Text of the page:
The value you bring to the table, isn’t the writing of the code. It’s the ideas and how you think about code and how you think about data. That’s what’s important and what’s coming out of your head. Because just asking a tool like code interpreter, “Hey, give me a regression analysis on this data set.” Like, yeah, anyone can do that. But thinking through, well, what does a regression analysis mean? Or what does the Y intercept on this thing mean? Or what should I do next with this information?

That’s where the value is in what a data analysis person does. It’s not the ability to process the data. It’s the ability to tell somebody, “Here’s what this means. And possibly, here’s what you should do about it.” It’s like knowing that it’s raining out. The analysis is, “It’s raining out. You might want to get an umbrella.” That’s the difference between being a processor of data versus an analyst. And a lot of people in the career don’t do that second part. They just are good at the processing part. And again, you need those skills. But it’s not enough to prove your value, particularly in an era where the skills portion, the processing portion is being consumed more and more by AI.

If I really like coding for math purposes and the logical side of coding, is this a good career choice for me?

Yes. If you are comfortable with coding and you can think logically and you can, more importantly, understand how to talk to machines, this is a very good career choice because you’re going to do a lot of that, right? You’re really, in some ways, a communicator to two different sets of stakeholders. One, the machines. And that includes prompt engineering and generative AI for data analysis. And the other is humans and how to do data storytelling and tell people, “Here’s what’s happening in your data.” If you can do both of those things, you have a very, very valuable skill set, even if you are a little weak maybe on the specific technical stuff. These days, between AI and YouTube and Stack Overflow, there really isn’t any technical problem that you can’t overcome or you can’t get an immediate answer for from the tools and the data that’s out there. The tools, the information that’s out there.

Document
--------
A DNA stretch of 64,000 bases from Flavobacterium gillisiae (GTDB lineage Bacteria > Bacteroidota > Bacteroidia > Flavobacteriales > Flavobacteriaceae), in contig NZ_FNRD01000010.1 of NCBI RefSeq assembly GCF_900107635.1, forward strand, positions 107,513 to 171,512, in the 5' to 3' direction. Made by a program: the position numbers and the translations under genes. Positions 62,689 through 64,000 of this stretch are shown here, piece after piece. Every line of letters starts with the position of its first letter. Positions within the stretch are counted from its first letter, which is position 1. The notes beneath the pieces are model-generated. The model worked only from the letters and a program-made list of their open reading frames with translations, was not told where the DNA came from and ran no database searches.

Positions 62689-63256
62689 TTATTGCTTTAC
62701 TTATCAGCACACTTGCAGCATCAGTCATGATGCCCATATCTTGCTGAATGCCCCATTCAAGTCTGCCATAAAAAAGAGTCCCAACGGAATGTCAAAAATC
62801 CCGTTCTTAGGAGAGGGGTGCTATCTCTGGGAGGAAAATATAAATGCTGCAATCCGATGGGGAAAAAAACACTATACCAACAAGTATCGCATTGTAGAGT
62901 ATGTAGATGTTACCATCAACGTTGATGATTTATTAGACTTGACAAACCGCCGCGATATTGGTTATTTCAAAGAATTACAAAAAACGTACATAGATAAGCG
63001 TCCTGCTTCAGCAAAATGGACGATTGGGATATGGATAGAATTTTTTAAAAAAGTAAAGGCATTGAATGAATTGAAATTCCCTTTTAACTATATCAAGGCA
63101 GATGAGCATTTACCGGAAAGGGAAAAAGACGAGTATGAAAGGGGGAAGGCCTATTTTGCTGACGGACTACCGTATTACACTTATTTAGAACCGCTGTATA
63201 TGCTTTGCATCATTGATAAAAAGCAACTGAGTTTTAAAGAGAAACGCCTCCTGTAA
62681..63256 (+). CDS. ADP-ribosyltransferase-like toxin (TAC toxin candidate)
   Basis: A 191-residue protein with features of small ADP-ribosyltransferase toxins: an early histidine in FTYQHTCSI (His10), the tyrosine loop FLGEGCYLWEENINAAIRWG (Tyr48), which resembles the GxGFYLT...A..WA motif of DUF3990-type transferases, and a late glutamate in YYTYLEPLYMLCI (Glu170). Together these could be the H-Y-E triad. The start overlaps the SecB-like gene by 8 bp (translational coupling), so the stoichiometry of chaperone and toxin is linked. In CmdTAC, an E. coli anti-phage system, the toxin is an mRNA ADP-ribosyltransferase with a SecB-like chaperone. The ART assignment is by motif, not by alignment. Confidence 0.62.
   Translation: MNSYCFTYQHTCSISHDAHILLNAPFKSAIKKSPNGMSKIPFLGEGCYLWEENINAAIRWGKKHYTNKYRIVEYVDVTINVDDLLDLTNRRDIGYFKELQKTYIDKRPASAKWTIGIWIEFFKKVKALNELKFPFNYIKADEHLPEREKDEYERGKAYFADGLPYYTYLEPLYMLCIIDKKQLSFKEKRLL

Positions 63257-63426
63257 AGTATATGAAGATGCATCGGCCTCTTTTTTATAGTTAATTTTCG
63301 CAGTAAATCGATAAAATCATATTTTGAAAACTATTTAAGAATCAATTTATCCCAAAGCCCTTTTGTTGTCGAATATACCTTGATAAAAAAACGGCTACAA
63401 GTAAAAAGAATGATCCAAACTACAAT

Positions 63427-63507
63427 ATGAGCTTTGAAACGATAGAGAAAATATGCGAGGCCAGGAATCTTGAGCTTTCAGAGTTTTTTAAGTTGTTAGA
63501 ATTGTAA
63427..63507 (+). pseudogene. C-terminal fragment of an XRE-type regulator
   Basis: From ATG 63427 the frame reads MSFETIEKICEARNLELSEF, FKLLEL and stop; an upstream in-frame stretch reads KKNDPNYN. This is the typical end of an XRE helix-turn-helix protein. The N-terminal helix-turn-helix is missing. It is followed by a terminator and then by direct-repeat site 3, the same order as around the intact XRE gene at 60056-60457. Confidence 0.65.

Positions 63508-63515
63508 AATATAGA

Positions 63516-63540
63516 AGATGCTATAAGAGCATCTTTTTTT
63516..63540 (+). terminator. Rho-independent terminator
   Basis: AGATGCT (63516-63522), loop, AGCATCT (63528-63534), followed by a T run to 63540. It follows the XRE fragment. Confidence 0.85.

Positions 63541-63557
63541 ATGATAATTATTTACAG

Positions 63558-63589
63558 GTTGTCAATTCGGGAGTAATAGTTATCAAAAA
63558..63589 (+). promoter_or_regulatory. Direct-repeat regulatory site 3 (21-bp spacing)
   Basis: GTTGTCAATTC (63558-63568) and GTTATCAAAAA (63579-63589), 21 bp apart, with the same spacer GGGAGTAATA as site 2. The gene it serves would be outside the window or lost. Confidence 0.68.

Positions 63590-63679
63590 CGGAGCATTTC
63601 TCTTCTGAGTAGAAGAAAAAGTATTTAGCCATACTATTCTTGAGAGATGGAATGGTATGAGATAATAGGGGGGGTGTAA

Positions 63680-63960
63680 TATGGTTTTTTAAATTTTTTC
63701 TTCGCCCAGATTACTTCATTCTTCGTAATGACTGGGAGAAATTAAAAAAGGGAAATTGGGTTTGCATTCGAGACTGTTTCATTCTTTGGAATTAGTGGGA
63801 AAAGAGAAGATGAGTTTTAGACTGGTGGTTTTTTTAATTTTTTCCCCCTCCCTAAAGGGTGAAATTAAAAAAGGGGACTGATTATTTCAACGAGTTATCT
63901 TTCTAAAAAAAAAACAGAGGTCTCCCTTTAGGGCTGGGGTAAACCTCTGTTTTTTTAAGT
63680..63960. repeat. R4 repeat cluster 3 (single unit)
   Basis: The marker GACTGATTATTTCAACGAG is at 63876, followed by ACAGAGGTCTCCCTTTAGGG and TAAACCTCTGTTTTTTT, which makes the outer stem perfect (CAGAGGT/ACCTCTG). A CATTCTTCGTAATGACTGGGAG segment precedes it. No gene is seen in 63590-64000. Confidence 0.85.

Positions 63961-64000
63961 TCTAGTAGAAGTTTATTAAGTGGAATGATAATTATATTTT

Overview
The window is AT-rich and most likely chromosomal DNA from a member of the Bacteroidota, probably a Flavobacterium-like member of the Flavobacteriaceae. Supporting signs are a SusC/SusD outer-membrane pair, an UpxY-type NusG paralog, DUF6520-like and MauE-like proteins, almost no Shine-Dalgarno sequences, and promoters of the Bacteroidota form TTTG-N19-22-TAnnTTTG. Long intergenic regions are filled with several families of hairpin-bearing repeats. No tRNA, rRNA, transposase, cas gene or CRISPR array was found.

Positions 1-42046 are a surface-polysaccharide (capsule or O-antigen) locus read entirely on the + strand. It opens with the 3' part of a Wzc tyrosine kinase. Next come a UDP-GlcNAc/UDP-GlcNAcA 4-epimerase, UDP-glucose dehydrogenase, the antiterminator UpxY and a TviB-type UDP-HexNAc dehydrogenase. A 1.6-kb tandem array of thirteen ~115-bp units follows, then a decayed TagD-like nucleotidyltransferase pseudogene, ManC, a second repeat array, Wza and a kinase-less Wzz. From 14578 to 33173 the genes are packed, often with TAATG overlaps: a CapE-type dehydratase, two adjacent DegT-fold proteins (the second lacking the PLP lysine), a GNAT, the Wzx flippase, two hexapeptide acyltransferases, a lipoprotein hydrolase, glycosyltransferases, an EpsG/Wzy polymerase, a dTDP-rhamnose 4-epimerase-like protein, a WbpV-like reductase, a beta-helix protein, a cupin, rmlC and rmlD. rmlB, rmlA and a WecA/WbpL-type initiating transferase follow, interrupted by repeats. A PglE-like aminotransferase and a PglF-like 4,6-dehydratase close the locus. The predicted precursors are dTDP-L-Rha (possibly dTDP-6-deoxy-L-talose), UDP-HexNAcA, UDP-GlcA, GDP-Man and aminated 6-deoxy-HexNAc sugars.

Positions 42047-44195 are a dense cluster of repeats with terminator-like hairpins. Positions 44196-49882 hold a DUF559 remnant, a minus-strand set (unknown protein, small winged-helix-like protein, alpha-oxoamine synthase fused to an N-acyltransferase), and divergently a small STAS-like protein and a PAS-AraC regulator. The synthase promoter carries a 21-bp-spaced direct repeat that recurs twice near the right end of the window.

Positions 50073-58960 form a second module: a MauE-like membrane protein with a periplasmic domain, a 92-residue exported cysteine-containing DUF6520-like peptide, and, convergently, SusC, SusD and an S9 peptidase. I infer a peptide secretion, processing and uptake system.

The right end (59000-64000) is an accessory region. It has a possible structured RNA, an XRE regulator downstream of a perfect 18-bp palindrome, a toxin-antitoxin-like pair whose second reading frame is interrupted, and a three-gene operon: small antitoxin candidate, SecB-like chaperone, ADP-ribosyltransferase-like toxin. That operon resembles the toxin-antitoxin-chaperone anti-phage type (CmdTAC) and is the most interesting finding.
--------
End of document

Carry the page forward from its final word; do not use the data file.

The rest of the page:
What are some stressful parts about the job?

Oh, we could spend a lot of time on this. A lot of people ask for analysis and then never use it, right? They say, “Give me an analysis of our churn rate.” And then you toil over it and hand it off. And then they don’t make any decisions with data. A lot of people like to say that they’re data-driven, “Our company is data-driven”, “I’m a data-driven executive”.

Someone who is data-driven makes decisions with data first, even if they disagree with it. That is very rare. Most of the time, people make decisions with data only when they agree with the data because they’ve already made their decision. And they just want something to rationalize it. So a big part of the stress of the job is seeing a lot of your work not being used, right? Especially if it’s bad news. One of the things that we tell our customers, and we warn our customers, but in the prospecting stages, it’s a question as part of our intake, is how comfortable are you with bad news? How comfortable are you hearing answers that you don’t like? And are you willing to make changes and make decisions even when you disagree or even when the data makes you look bad?

There aren’t a lot of people like that. Very famously, the co-CEO of Netflix, Ted Sarandos, was going around for years telling people, “Oh, Netflix is a data-driven company.” And then in an interview in 2018, he goes, “Yeah, 70% of our decisions, we just make by gut. And then we rationalize these decisions with data.” I’m like, so you’re not really data-driven. If that’s how you treat data, you’re not data-driven. You’re not even data-informed at that point. You are manipulating the data to back up the decisions that you already made.

The other one, and this happens less rarely now than it used to, but it is still a problem, particularly at some companies and things, you will have stakeholders who will essentially custom order data. They will say, “I want data that shows this,” which is, depending on the severity of what this is, could just be outright lying. And so the question is, how comfortable are you? A) saying no to that person, or B) are you willing to cross ethical boundaries to do what you’re told to do? Because stakeholders, presumably someone who has that role power within a company to say, “Make me this thing,” even if this thing is wrong. How comfortable are you with that?